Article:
Spartan Super Bowl Ads Reflect Barebones Times
A Big Apple Super Bowl didn’t make for a big-budget Super Bowl for Madison Avenue.
Gone were the Pets.com sock puppet, Paul Harvey’s “So God made a farmer,” and other memorable spots. In their place were a bare-bones collection of commercials reflecting the cash-strapped times.
Who has time for production costs when a 30-second commercial costs $4 million?
The most glaring example of this cheapskate approach was T-Mobile’s advertisement. No, not the one in the first half in which Tim Tebow, like so many Americans out of a job in his field, sacks Big Foot and hikes a baby into the world. That spot fit into the broader context of super-expensive Super Bowl adverts throughout the years. In the second half, the cellular phone company unleashed a no-frills commercial of simple white text set on a pink background. The company promised to buy out the phone contracts of consumers unhappy with their deals. “Maybe next year we’ll do an ad with overpaid movie stars,” the spartan spot concluded. “Enjoy the game.”
Esurance boasted that they saved $1.5 million by taking out the first ad after the game. They promised to pass on that discount to a lucky fan. Just as many viewers can relate to their thrift, many more could use the dough. As in the T Mobile pitch, Esurance captured eyes by offering a financial reward.
Bob Dylan is the last person anyone thought would appear in a Super Bowl commercial. But times are tough, and he’s got bills, too. “Let Germany brew make your beer. Let Switzerland build your watch,” the singer-songwriter advised in a jarring Chrysler commercial. “We will build your car.” The ad recalled the powerful Clint Eastwood Chrysler commercial two Super Bowls back. Dylan’s iconic image and seldom-heard speaking voice appeared in the car ad. His song “I Want You” could be heard in a Chobani ad.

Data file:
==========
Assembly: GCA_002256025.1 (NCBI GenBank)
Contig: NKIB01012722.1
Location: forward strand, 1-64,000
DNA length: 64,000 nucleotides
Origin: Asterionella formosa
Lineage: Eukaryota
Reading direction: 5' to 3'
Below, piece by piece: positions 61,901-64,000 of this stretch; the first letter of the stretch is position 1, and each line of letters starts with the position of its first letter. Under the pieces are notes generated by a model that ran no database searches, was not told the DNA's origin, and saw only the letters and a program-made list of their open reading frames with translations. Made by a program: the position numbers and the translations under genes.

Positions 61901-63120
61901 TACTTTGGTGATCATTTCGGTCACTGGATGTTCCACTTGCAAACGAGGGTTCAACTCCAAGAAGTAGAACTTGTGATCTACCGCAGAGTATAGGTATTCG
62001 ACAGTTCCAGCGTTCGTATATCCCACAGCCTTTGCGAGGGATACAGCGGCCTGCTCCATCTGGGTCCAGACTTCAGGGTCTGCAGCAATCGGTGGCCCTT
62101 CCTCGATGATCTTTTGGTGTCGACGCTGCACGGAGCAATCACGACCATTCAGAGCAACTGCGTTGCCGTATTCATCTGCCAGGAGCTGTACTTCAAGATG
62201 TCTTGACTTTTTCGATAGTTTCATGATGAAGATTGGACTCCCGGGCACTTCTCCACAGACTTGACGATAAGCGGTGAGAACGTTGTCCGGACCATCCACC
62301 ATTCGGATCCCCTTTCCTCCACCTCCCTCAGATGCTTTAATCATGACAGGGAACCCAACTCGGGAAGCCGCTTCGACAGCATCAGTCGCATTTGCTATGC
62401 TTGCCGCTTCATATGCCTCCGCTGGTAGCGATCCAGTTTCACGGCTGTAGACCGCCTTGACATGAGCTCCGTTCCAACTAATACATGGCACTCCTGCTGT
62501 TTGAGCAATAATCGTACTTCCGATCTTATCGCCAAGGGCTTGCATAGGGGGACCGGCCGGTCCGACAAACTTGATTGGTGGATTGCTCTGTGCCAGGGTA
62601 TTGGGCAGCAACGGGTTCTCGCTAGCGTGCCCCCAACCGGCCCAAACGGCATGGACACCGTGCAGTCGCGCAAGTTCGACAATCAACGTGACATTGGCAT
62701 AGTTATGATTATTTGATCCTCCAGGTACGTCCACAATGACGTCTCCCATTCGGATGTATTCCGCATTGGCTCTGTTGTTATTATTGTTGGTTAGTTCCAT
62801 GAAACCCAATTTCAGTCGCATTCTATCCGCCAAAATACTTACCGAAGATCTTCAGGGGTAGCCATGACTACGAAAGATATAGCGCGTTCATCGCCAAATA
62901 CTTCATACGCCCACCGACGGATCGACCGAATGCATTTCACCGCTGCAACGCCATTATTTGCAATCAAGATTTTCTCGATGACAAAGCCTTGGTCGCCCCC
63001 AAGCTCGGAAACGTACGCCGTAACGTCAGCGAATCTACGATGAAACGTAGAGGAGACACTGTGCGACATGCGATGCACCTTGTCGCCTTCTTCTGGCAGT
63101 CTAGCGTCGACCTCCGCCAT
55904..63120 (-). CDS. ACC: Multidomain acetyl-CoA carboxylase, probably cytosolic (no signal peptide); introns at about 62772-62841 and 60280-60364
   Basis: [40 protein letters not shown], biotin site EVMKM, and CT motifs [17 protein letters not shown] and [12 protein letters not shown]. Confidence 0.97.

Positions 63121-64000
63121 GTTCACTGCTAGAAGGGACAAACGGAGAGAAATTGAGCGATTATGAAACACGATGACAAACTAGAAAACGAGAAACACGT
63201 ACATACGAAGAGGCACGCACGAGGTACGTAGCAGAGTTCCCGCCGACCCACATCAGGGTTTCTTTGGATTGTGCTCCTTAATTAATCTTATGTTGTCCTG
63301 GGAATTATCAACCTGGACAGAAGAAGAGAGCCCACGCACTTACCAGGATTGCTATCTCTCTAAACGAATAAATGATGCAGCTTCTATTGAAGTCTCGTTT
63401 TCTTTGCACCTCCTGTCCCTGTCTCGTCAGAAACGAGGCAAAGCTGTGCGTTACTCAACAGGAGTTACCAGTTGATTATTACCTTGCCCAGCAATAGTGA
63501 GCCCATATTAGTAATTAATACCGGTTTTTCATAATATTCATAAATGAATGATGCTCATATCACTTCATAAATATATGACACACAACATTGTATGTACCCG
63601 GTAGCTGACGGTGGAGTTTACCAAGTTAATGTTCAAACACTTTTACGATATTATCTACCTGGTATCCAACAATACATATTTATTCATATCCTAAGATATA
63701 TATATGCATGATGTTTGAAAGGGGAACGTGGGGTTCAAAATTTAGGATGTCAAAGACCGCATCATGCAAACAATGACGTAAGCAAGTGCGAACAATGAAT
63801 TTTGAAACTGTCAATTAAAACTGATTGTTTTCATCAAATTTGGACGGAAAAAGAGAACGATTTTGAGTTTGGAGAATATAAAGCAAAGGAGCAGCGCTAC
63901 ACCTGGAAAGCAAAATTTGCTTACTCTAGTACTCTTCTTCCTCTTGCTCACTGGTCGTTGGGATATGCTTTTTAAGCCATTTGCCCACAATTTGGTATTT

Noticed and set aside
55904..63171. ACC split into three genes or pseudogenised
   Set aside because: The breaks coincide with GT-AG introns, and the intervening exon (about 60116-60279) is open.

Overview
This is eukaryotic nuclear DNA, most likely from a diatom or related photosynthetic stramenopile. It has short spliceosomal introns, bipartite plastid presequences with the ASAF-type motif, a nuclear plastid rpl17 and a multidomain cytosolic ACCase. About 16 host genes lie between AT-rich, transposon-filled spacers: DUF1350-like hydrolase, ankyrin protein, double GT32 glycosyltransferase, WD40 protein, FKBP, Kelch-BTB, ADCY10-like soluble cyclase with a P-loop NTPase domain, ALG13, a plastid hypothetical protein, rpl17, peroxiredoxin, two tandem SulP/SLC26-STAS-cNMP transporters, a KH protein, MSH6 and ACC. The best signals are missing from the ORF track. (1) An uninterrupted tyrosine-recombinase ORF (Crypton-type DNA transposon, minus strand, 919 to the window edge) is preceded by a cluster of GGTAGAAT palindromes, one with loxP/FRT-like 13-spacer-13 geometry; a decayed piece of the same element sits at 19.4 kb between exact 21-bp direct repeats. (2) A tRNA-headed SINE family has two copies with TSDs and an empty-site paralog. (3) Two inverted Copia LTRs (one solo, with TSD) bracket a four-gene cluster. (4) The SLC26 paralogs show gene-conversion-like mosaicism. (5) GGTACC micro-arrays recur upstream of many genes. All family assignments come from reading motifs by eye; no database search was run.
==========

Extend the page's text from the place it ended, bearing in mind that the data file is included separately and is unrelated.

Whatever will the folks on 4th Street think?
U2’s first quarter commercial provided charity to viewers and a chance for viewers to provide charity to the needy. The commercial, featuring a boss new song, promised that Bank of America would donate $1 to the AIDS in Africa charity Red for every free download of the new song “Invisible.” Like the 2013 Taco Bell ad featuring fun.’s “We Are Young,” U2 hope that their sales benefit from product placement in an ad for…Red? Bank of America? U2? Who knows?
Thirty years ago, Apple made Super Bowl viewers think with its dystopic 1984-style ad and Wendy’s made them laugh with its classic “Where’s the Beef?” commercial. So, it’s appropriate that on the pearl anniversary of advertising’s favorite Super Bowl, the night’s best commercial paid homage to the 1980s. The over-the-top approach of Radio Shack’s spot featuring Hulk Hogan, Mary Lou Retton, Dee Snyder, and other familiar faces from the Reagan decade contrasted sharply with the game’s other commercials, which reflected a frugality rarely seen on the biggest day of the year for television marketers.